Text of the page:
|Maine House||Dist 27,28,29|
|Maine Senate||District 29,30|
|Area sq. mi.||(total) 55.3|
|Area sq. mi.||(land) 47.7|
Total=land+water; Land=land only
[SKAR-buh-roo] is a town in Cumberland County, settled in 1630 and incorporated on July 14, 1658 from the towns of Black Point and Blue Point, and nearby islands.
According to the town’s web site:
The settlement of Scarborough was one of the earliest made on the New England coast. John Jocelyn, writer, botanist and English nobleman, came to Scarborough in 1663 to visit his brother Henry Jocelyn, who had settled on Prout’s Neck. His visit lasted eight years. His writings offer the best history of that time. He wrote that the province of Maine had plenty of magistrates, husbandmen and planters, but very few skilled craftsmen.
Though it was abandoned in the Indian raids of 1690, it held a town meeting on May 8, 1718 signaling a return of settlers to the area.
Scarborough ceded land in 1841 to Saco and 1864 to Gorham before completing its modern boundaries.
Benen Foster was a Revolutionary War veteran who was born in Scarborough in 1763. His deposition applied for State bounty lands to be given to these veterans summarizes his service in the war.
It is the birthplace of Maine’s first governor and advocate for statehood: William King. The town was almost the retirement home for another governor, Enoch Lincoln, who died before he could retire to the farm he had purchased here.
Winslow Homer lived and painted in Prout’s Neck, a somewhat isolated peninsula that now is home to a bird sanctuary donated by the artist’s brother, Charles.
Homer’s work is often featured at the Portland Museum of Art.
Famed architect, John Calvin Stevens, designed cottages in the Neck for Charles and Winslow.
The town’s fine beaches and the Scarborough Downs race track and off-track betting facility are attractions for many.
Scarborough Marsh, operated by the Maine Audubon Society, offers guided canoe trips, canoe rentals, bird walks (see Great Egrets) and a museum and visitor center at Maine’s largest salt marsh.
The Scarborough Marsh Wildlife Management Area is managed by the Maine Department of Inland Fisheries and Wildlife in a federal-state partnership program.
Nearby Scarborough River provides recreational boating opportunities and open space.
A suburb of Portland, the rapidly growing community now ranks as tenth most populous in Maine according to the 2000 U.S. Census, up from 13th place in 1990, having grown almost 36 percent in ten years. One of the manifestation of the growth in diversity as well as numbers is the establishment, in a former Universalist Church, of the first Hindu temple in Maine in 2012.
Alger Hall, below right, is a community building that also houses the Masons Lodge.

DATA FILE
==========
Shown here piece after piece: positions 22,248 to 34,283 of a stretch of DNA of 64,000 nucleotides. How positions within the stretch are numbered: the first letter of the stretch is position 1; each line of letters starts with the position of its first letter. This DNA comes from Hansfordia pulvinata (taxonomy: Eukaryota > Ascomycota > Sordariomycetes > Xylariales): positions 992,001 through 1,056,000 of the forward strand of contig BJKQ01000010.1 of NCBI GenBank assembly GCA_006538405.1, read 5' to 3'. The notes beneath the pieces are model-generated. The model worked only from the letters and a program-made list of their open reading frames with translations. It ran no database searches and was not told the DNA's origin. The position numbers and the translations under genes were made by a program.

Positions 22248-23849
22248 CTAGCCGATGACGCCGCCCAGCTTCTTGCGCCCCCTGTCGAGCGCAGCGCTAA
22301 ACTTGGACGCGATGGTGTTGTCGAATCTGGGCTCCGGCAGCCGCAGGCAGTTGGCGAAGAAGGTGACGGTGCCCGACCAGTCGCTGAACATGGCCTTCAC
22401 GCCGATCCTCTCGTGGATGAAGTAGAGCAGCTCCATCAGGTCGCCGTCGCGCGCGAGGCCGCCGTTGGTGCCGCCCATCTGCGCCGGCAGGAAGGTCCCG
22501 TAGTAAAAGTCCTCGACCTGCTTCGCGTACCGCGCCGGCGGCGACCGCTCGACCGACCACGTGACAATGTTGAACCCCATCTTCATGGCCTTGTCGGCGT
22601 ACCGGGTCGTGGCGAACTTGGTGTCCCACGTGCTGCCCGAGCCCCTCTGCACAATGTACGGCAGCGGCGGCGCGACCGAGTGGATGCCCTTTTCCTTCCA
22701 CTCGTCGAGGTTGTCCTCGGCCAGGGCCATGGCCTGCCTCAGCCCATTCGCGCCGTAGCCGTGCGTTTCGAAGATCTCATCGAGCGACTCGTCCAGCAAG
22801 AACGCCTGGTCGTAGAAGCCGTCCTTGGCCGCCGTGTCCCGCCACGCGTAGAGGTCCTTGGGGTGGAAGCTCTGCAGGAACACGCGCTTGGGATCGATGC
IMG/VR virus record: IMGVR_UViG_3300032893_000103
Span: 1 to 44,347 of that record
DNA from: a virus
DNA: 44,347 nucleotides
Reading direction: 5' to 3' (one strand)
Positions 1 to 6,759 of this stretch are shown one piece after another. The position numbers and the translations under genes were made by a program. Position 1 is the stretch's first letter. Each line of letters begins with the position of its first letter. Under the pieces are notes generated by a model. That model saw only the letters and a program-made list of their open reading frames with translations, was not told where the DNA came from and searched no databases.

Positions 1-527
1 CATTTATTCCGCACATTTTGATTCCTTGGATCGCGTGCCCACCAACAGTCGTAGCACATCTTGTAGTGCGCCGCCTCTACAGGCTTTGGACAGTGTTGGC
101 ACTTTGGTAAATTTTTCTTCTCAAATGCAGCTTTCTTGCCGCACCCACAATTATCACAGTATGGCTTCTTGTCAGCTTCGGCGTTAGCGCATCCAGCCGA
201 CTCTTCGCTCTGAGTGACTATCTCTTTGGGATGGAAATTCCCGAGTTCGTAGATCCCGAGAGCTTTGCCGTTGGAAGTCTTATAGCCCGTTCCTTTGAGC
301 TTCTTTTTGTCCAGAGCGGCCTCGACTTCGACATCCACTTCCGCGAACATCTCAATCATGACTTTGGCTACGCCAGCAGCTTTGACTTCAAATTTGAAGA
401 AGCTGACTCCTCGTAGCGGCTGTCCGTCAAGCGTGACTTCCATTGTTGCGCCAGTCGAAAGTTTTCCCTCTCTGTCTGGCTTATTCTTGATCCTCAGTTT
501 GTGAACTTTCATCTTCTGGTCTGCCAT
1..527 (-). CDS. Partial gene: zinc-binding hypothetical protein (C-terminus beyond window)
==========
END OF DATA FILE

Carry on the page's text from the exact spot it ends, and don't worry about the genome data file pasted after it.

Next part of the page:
Form of Government: Council-Manager
Chapman, Leonard Bond. Monograph on the Southgate Family of Scarborough, Maine, their ancestors and descendants. Portland, Me. H. W. Bryant, 1907.
Chase, Georgiana P. Stratton’s Islands of Saco Bay: An Interwoven History 1605-1993. Fort Bragg, California. Mendocino Lithographers. 1994.
Henley, Thomas Shaw. Dunstan Cemetery Records Scarborough, Maine: stone inscriptions and old records combined and indexed. Maine. T. S. Henley and S. J. Bentley. 1985.
Hight, LeRoy L. “A Scarborough Tory.” 1899. Excerpt from New England Magazine, June 1899.
Libbey, Dorothy Shaw. Scarborough Becomes a Town. Portland, Me. B. Wheelwright Co. 1955.
*Maine. Historic Preservation Commission. Augusta, Me. Text and photos from National Register of Historic Places: http://pdfhost.focus.nps.gov/docs/nrhp/text/xxxxxxxx.PDF and http://pdfhost.focus.nps.gov/docs/nrhp/photos/xxxxxxxx.PDF
Dunstan Methodist Episcopal Church: 89000839.PDF
Hunnewell House: 76000093.PDF
Portland Railroad Company Substation: 91000320.PDF
Scarborough High School: 07000595.PDF
Mitchell, H. E. The Scarboro Register, 1905. Brunswick, Me. H. E. Mitchell Co. 1905.
Moulton, Augustus Freedom. The Settlement of Scarborough: Charles Pine, Hunter and Indian Fighter. 1998. Scarborough. Dover, N.H. Arcadia Publishing. 1996. (pictorial)
Scarborough, Maine 1658 – 1958: Three Hundredth Anniversary. [Special Collections, Fogler Library, University of Maine. Orono.]v
Scarborough, Me. “About Our Town.” http://www.scarborough.me.us/home/documents/about/index.html (accessed July 8, 2012)
Scarborough, Me. Council-Manager Charter of the Town of Scarborough. Scarborough, Me. Town of Scarborough. 1984.
Southgate, William S. The History of Scarborough from 1633-1783. Maine. S. J. Bentley and T. S. Henley. 1998.
Sylvester, Herbert Milton. The Sokoki Trail. Boston. Stanhope Press. 1907